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Ethiopia's Somalia dilemma

Ethiopian soldiers in Mogadishu

By Roger Middleton
Chatham House

Ethiopia entered Somalia two years ago to remove the Union of Islamic Courts , elements of whose leadership had been making provocative and aggressive statements about Ethiopia.

But the reality is that Ethiopian intervention, backed by the US and others, seems to have bolstered precisely the elements of the UIC, al-Shabab, that are most at odds with Ethiopia's interests and may very well have fatally undermined any chance Somalia's Transitional Federal Government (TFG) had of gaining legitimacy.

Ethiopia has announced that they will leave Somalia, come what may, by the end of the year.

This announcement follows warnings to Somalia's government from its major backer to get its act together.

Ethiopian troops helped install the internationally recognised government in Mogadishu last year and without Ethiopian support ministers would still at best be holed up in Baidoa or more likely comfortably in the hotels of Nairobi.

But without popular support or local legitimacy the government has singularly failed to establish itself, as even President Abdullahi Yusuf appears to be admitting.

Golden age

Consequently, in most of Somalia, the TFG is a government in name only.

Some see Ethiopia's threat to leave as a bluff to elicit funds from western countries afraid of al-Shabab entrenching itself in southern Somalia.

map
Al-Shabab, which is on the US list of terrorist organisations and has taken control of Kismayo, Merca and large parts of southern Somalia, grew from the Union of Islamic Courts but now stands against some other former UIC members in the Djibouti-based Alliance for the Reliberation of Somalia (ARS) opposition who are negotiating for Ethiopian withdrawal.

Al-Shabab is not a monolithic organisation but within it there are elements who represent a very hard-line tendency who were responsible for the stoning to death of a 13-year-old girl accused of adultery, who had in fact been raped.

Stories are also circulating of beheadings and Somalis speak in hushed tones of their fear of what an al-Shabab dominated country would be like.

This future is not what was promised when the UIC were ousted and looking back, many residents view the time of UIC rule as a golden age.

International concerns about links between the UIC and international terror networks were never substantiated and al-Shabab is far more likely to cultivate those connections.

Hardship posting

Another view holds that Ethiopia is quite serious about leaving.

Somalia is a hardship posting for Ethiopian troops and the continuing mission may be affecting morale.

Al-Shabab fighters display their weapons
Al-Shabab is even able to put on shows of force in Mogadishu

Ethiopia also has a more serious security concern along the still un-demarcated border with Eritrea.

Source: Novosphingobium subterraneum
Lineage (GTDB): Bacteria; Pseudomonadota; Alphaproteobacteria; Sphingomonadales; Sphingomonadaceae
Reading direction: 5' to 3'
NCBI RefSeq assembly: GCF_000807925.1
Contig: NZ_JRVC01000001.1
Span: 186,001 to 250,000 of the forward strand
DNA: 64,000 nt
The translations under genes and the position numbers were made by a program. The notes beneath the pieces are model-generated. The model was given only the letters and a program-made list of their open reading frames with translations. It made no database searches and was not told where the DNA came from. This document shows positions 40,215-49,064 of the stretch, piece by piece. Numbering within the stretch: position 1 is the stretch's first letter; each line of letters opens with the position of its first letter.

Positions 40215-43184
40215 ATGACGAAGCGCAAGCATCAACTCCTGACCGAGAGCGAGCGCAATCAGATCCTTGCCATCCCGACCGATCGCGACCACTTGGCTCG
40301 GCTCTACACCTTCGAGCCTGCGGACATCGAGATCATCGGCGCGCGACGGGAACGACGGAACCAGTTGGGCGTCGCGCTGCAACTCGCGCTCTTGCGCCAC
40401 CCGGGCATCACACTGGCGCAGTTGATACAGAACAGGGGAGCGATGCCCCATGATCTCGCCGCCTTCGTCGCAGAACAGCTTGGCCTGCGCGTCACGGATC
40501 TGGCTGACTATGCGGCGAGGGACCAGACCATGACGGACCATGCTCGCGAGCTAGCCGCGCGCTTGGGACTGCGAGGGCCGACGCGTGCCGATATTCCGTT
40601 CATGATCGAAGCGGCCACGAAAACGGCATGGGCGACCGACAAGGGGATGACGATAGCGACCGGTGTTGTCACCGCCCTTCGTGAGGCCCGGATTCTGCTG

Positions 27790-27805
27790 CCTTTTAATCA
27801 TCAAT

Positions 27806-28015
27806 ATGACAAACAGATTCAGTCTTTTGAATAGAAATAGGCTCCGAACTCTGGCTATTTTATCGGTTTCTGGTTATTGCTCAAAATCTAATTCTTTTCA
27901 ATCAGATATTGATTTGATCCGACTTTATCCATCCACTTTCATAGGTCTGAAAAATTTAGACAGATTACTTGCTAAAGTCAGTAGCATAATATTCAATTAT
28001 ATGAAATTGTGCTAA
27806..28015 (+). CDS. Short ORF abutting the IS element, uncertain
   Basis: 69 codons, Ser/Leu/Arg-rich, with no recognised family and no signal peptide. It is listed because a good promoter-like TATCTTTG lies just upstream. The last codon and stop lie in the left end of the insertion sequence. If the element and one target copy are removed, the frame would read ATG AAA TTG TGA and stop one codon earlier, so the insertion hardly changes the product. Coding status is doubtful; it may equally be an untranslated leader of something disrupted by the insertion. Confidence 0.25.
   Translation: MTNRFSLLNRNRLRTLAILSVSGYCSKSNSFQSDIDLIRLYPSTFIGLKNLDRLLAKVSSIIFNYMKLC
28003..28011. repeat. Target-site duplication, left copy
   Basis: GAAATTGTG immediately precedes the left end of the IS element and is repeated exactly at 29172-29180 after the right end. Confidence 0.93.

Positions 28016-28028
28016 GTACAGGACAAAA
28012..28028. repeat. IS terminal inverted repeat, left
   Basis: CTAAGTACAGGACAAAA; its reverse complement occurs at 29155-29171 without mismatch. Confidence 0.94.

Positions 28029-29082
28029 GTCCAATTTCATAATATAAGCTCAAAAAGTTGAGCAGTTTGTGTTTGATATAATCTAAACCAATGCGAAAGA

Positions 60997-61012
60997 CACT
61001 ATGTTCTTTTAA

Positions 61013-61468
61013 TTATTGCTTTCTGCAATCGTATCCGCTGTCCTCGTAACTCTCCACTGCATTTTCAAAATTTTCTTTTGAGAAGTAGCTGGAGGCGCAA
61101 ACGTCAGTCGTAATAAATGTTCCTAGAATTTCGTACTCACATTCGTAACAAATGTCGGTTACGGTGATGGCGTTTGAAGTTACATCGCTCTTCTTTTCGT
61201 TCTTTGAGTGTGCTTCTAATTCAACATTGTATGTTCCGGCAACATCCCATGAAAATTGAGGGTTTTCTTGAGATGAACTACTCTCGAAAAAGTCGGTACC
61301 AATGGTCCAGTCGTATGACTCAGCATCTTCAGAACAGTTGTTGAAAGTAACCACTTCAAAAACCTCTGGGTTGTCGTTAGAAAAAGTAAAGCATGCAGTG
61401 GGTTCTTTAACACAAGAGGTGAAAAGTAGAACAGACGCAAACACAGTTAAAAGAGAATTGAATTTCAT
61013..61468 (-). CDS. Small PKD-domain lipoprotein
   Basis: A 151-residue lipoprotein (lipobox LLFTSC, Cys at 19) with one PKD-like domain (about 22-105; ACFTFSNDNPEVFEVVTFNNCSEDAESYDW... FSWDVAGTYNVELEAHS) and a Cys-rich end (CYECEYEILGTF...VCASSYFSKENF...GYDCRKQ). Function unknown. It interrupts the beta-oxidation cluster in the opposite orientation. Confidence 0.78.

Many see this as the real threat to Ethiopia's security. Although the total number of troops in Somalia is small as a proportion of Ethiopia's army, the resources required to maintain them in Mogadishu could be better used along the border.

Ethiopia may also feel that leaving Somalia is the only way to force the government to work together to make the Djibouti peace process work.

Ongoing chaos

In any case, at present, Ethiopia is bogged down fighting an insurgency that gains strength from their continued presence and the government they came to protect and bolster has shown no sign of becoming effective or being able to handle its own security.

The more moderate elements of the various opposition forces are being undermined and al-Shabab is growing in military and territorial strength.

For Ethiopia the objectives they hoped to achieve in Somalia seem very hard to attain whether they stay or go.

Leaving at least means Ethiopian troops will not remain trapped in the ongoing chaos.

If Ethiopia leaves Somalia now, it is likely that the TFG will finally cease to exist.

The broad coalition that makes up the ARS could very well break into its constituent parts and start fighting each other, as well as the militias of former TFG bigwigs and the extremist al-Shabab groups.

Best of a bad situation

One strand of opinion holds that the only thing that keeps the various factions of the ARS, the government, or indeed al-Shabab, united is the presence of Ethiopian troops inside Somalia.

Ethiopian troops in Somalia
It is feared that a power vacuum will arise after the Ethiopians pull-out

Yet, the departure of Ethiopian troops is one of the few concrete things that the UN-brokered negotiations between the ARS and government have been able to agree on.

It is depressingly possible that whilst almost all Somali factions are agreed on the need for Ethiopia to leave, the lack of forward-thinking will mean that after the troops are gone, violence will intensify as multiple groups fight for their share.

So will Ethiopia leave?

This will likely mean that the government they backed and the president, that it is often alleged Ethiopia chose, will fall.

Or do they stay - leaving a government that has yet to gain legitimacy to deal with the growth of al-Shabab.

The calculation in Addis Ababa seems to be that it is time to make the best of a bad situation and get out.

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